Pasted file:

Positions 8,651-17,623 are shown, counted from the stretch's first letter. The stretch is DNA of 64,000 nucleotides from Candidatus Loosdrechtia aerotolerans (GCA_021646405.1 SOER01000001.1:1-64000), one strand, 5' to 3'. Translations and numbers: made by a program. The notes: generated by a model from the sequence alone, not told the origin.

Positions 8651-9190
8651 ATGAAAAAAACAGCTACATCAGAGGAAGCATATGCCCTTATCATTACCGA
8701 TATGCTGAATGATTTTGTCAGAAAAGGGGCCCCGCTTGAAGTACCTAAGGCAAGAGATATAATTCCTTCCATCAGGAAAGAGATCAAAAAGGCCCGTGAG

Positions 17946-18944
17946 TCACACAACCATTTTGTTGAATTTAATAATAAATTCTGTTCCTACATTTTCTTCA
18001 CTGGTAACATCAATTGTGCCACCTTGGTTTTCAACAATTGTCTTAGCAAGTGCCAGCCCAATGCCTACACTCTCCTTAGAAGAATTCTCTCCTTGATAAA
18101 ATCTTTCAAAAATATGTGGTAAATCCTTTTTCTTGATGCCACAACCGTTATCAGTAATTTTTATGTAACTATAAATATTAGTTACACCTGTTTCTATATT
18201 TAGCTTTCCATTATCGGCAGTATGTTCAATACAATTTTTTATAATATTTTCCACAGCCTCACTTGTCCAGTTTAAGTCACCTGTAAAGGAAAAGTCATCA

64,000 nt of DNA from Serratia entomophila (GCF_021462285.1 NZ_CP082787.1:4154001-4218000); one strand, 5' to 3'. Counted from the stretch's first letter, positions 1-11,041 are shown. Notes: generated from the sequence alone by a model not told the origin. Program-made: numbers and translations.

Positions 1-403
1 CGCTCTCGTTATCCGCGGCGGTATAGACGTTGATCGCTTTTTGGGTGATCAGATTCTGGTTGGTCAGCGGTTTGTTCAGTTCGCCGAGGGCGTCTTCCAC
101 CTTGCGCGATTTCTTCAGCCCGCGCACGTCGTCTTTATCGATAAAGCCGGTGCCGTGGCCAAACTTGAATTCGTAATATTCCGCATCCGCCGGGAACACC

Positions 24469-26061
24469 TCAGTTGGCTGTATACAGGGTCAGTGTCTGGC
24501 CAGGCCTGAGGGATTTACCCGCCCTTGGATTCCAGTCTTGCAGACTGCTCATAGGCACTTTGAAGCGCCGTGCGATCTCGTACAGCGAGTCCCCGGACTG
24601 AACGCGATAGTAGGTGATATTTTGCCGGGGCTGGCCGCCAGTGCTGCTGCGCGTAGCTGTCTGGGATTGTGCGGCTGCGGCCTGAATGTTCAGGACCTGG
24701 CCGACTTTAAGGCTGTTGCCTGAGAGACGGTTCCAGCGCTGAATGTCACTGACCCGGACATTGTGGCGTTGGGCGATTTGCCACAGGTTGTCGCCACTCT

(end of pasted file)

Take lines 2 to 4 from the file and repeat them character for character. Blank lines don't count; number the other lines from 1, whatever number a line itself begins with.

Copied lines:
Positions 8651-9190
8651 ATGAAAAAAACAGCTACATCAGAGGAAGCATATGCCCTTATCATTACCGA
8701 TATGCTGAATGATTTTGTCAGAAAAGGGGCCCCGCTTGAAGTACCTAAGGCAAGAGATATAATTCCTTCCATCAGGAAAGAGATCAAAAAGGCCCGTGAG